Functions of Designed Cover systems in Semi-Arid Environments of Australia

Baumgartl, Thomas and Mulligan, David R. (2009). Functions of Designed Cover systems in Semi-Arid Environments of Australia. In: Jacques Wiertz and Chris Moran, Enviromine2009 : Proceedings of the First International Seminar on Environmental Issues in the Mining Industry. First International Seminar on Environmental Issues in the Mining Industry, Santiago, Chile, (68-68). 30 September - 2 October 2009.

Author Baumgartl, Thomas
Mulligan, David R.
Title of paper Functions of Designed Cover systems in Semi-Arid Environments of Australia
Conference name First International Seminar on Environmental Issues in the Mining Industry
Conference location Santiago, Chile
Conference dates 30 September - 2 October 2009
Convener Gecamin & SMI
Proceedings title Enviromine2009 : Proceedings of the First International Seminar on Environmental Issues in the Mining Industry
Place of Publication Santiago, Chile
Publisher Gecamin
Publication Year 2009
Sub-type Published abstract
Open Access Status
ISBN 9789568504236
Editor Jacques Wiertz
Chris Moran
Start page 68
End page 68
Total pages 1
Collection year 2010
Language eng
Abstract/Summary Waste material originating from mining and mineral processing inherit properties which can have negative impacts on the environment. Water is, in most cases, a major contributing factor to many of the problems associated with waste material through its role in chemical reactions and as the transport vector of contaminants or suspended load. The avoidance of such problems requires the control of water flow and hence the minimisation of the risk of water coming into contact with contaminated, or potentially contaminating, material. Various strategies are possible to limit the effect of water and water flow as a cause for problems, and they commonly involve the design of a cover system. Such a cover system has to fulfil various functions, which may be in contrast to each other. In a semi-arid environment, covers are primarily designed to minimise water flow into waste material. In order to achieve this objective, such covers may contain a layer with very low permeability values. Under climatic conditions where rainfall may be quite rare but of high intensity when they do occur, the functionality of such a cover is threatened by runoff during rainfall intensities, which exceed the infiltration capacity of the cover. A precipitation buffer layer on top of a low permeability layer is used to compensate for such events and is meant to capture most of the rainfall. Such a system is also known as a store-and-release cover as it is not only designed to capture water during high volume and intense rainfall events, but also to provide sufficient moisture for plant growth during times of no rain. Vegetation is simultaneously used to reduce the volume of water captured from the buffer layer over time. The success of designed covers is based on the parameters set to fulfil the purpose of the cover under the given climatic conditions while at the same time providing for the water needs of a vegetation community. The success of cover systems is also highly dependent on the degree of quality assurance adopted during the actual construction of the cover. This paper will examine the performance of constructed covers by comparing field-measured hydraulic parameters such as hydraulic conductivity and water flow through covers during rain events, with the laboratory-measured parameters initially used for the design of the covers. In the field, there is a high degree of heterogeneity on a spatial scale in parameters like infiltration rate, for example, and this needs to be recognised when making the connections and extrapolations between laboratory tests and field realities.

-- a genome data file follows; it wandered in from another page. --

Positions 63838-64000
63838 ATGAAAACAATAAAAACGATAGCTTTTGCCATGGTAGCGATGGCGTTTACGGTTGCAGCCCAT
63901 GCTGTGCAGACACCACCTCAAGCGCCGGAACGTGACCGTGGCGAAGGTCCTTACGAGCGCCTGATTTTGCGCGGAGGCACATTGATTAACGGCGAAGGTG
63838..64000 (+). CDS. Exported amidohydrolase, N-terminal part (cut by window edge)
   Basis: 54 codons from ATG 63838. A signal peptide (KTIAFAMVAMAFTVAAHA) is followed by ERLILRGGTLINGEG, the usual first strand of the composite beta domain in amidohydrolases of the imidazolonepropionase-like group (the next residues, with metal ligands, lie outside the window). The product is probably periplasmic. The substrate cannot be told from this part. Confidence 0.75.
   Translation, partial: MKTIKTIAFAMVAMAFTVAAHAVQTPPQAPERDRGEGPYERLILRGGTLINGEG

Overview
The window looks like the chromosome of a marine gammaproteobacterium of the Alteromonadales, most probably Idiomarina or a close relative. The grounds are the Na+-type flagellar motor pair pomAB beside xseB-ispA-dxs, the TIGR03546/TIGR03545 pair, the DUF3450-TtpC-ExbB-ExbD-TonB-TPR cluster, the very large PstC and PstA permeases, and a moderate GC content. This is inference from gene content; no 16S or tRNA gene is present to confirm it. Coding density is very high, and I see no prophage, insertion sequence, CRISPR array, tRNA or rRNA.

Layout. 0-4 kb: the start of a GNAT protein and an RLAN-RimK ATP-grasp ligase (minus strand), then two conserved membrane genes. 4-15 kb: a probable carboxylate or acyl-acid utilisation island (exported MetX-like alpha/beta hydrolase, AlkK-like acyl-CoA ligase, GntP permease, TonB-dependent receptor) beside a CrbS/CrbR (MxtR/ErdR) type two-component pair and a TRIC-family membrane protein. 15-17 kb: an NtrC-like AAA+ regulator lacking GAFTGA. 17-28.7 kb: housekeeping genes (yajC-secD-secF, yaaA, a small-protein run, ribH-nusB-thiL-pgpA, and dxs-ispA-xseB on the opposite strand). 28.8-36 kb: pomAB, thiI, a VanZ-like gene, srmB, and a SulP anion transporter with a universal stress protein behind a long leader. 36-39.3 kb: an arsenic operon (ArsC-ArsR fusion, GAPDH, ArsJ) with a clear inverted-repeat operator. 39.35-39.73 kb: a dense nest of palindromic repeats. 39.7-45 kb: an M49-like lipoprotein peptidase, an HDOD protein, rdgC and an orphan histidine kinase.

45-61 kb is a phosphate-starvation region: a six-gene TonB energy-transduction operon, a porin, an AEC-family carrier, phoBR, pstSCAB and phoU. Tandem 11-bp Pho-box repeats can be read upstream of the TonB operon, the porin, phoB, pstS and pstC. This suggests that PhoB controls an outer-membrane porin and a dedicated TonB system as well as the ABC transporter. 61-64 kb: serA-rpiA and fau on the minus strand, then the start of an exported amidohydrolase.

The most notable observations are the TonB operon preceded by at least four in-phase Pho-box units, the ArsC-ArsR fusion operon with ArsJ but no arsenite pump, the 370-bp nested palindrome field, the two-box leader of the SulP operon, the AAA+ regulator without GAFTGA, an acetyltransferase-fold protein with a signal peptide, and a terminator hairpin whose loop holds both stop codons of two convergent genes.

Subjects E1
9605 Ecosystem Assessment and Management
9609 Land and Water Management
9612 Rehabilitation of Degraded Environments
9614 Soils
050207 Environmental Rehabilitation (excl. Bioremediation)
050206 Environmental Monitoring
079901 Agricultural Hydrology (Drainage, Flooding, Irrigation, Quality, etc.)
Q-Index Code EX
Q-Index Status Provisional Code

 
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Created: Fri, 26 Mar 2010, 16:26:12 EST by Laurelle Elliott on behalf of Centre For Mined Land Rehabilitation